|Kensington Gardens Square||Westminster|
Kensington Gardens Square in Bayswater is a mid-C19th town square of stucco-fronted houses, originally built as family houses for members of the then-emerging professional classes and now flats and hotels. The communal garden continues to be for the private use of residents of the surrounding houses, and is roughly triangular, divided east west by a terrace of houses. The railings were removed in WWII but some have been replaced with replica wrought-iron railings as part of the upgrading of the gardens. The gardens are largely lawn, with shrubs and a perimeter path; among the trees are a number of fine London planes.
The information shown above was correct at the time of the last update 01/10/2009
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Kensington Gardens Square is a town square of 5 and 6-storey stucco-fronted houses originally built as family houses for members of the then-emerging professional classes and now flats and hotels. The popularity of stucco was influenced by John Nash's Regent's Park estate developed for the Crown Estate. Development of Bayswater, until 1807 a small hamlet known for its tea gardens and water supply, took place from the early C19th onwards and was undertaken by a number of speculative builders; Leinster, Princes and Kensington Gardens Squares were part of a scheme by speculator George Wyatt, which he commenced in 1856. Each of these garden squares provided communal gardens for the surrounding houses and Leinster Square was the first to completed, in 1864. Edward Weller's Map of London of 1868 shows all three squares with gardens laid out. By the mid 1860s Bayswater was entirely built over and towards the end of the century its social character had changed with a greater number of commercial premises and hotels, the latter to serve customers of the railway. When William Whiteley expanded his enterprise south of Westbourne Grove to a site adjacent to the Municipal Baths, he established dormitories for his staff in Queen's Road and dining rooms in Kensington Gardens Square; Whiteley's new building was completed in 1911.
The communal garden for Kensington Gardens Square is roughly triangular in plan, divided east west by a terrace. The gardens once had a central feature shown on the 1872 OS map, no longer in evidence. In 1928, the 2 enclosures are described as follows: one was 'very small, flanked on all sides by roads', the other, larger garden was 'attractively laid out as lawns, with some well grown trees' overlooked by hotels and private houses. At that time the garden was owned by a Col. C W Sofer Whitburn and Mrs M F Christie, but was maintained and controlled by a Committee of residents of the surrounding properties who had the right to use the garden. The railings were removed in WWII and until recently the garden was bounded by wire mesh fencing. Gates to both gardens, 3 in total, and a short stretch of railing on either side were replaced as close in design as possible to the originals in 2002, the remainder yet to be replaced. This was undertaken as part of the upgrading of the gardens, which by the mid 1990s had become somewhat neglected, particularly in the northern part. The garden today is largely grassed with trees, shrubs, and a perimeter gravel path. Among the trees are three notable London planes on the boundary to the north with other mature specimens in the southern part.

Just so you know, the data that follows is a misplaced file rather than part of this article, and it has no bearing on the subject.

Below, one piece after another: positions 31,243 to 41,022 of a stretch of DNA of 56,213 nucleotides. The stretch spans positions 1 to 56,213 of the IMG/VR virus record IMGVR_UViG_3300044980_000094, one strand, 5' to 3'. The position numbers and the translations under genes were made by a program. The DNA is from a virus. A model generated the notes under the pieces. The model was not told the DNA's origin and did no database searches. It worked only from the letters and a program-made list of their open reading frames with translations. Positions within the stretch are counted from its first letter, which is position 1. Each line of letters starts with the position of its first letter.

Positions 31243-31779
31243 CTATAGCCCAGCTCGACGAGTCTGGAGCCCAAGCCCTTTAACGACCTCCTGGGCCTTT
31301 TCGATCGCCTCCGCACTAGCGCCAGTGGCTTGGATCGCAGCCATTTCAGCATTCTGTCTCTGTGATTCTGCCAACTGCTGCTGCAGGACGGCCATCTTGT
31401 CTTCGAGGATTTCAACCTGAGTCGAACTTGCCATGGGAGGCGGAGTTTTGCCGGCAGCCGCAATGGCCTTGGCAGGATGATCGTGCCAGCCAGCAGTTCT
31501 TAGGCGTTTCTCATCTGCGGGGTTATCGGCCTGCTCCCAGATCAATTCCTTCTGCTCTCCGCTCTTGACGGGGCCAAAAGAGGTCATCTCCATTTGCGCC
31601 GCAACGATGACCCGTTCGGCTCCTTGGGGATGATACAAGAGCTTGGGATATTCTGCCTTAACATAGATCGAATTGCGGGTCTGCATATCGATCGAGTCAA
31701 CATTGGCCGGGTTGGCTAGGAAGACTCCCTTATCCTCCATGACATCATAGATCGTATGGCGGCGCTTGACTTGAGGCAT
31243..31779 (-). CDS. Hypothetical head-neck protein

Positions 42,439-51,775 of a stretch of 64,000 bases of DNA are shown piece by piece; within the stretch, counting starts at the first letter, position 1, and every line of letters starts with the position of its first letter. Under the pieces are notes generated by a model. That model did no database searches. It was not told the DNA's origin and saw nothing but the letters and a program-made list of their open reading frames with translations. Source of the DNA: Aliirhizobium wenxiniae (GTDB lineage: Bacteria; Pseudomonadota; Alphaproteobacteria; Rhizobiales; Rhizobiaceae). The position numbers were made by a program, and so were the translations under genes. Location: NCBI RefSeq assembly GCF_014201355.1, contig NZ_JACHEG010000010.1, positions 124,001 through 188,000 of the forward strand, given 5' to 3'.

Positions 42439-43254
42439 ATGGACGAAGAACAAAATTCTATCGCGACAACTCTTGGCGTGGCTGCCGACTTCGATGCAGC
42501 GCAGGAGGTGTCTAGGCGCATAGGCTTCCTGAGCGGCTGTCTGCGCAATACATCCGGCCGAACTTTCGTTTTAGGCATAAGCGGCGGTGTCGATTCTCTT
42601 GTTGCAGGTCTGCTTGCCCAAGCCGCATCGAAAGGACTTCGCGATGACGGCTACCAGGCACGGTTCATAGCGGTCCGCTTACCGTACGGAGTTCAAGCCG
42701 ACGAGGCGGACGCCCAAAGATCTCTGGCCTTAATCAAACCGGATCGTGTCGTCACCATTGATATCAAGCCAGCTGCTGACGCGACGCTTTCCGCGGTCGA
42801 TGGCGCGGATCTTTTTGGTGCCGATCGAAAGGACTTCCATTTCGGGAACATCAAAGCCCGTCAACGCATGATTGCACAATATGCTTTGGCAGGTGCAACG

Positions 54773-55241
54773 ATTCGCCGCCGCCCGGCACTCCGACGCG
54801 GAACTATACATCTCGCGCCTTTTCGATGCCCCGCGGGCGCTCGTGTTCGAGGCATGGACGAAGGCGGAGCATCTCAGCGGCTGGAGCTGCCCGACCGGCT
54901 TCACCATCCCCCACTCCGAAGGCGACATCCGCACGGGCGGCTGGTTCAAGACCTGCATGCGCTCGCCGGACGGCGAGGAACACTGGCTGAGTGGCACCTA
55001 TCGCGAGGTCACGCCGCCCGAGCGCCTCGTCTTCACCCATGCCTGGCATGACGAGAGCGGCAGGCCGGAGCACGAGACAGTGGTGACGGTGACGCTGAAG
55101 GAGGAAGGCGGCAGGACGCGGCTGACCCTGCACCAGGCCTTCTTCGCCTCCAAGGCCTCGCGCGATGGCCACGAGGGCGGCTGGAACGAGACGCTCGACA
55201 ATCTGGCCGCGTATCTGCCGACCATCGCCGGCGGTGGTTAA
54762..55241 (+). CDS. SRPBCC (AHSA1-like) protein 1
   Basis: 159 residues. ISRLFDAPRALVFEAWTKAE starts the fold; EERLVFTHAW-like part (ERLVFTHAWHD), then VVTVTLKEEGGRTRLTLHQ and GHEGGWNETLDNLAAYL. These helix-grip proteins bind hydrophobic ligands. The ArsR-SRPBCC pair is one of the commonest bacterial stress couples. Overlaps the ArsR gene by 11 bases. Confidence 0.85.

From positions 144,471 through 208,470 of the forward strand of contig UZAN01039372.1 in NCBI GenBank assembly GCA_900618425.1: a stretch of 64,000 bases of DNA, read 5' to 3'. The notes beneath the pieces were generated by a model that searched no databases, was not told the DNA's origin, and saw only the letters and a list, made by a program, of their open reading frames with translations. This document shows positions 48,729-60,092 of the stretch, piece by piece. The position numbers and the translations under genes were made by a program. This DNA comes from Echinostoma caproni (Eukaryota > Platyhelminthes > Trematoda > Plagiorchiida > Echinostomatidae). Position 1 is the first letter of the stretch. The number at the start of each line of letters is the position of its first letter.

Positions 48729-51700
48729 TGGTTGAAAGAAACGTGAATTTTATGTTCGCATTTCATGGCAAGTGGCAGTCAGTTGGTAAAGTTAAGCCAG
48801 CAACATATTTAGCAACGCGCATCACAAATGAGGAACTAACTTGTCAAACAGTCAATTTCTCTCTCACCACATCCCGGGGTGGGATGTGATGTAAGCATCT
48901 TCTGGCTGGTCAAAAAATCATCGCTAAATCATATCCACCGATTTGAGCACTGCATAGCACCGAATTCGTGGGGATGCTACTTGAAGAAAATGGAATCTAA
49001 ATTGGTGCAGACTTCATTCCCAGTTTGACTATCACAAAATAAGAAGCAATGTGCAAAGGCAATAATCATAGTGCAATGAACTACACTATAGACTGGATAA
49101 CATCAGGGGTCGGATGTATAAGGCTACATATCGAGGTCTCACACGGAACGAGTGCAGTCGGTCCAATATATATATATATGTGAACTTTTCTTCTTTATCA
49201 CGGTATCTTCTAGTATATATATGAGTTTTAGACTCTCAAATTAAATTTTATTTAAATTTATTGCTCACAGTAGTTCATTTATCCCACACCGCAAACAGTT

OGSW booklet 2007; Bridget Cherry and Nikolaus Pevsner, 'The Buildings of England London 3: North West', (1991 reprint 1999), p.692; Report of the Royal Commission on London Squares, 1928; Alan Baxter & Associates 'Conservation Area Audit No. 6', 2000; 'Paddington: Bayswater', A History of the County of Middlesex: Volume 9: Hampstead, Paddington (1989), pp.204-212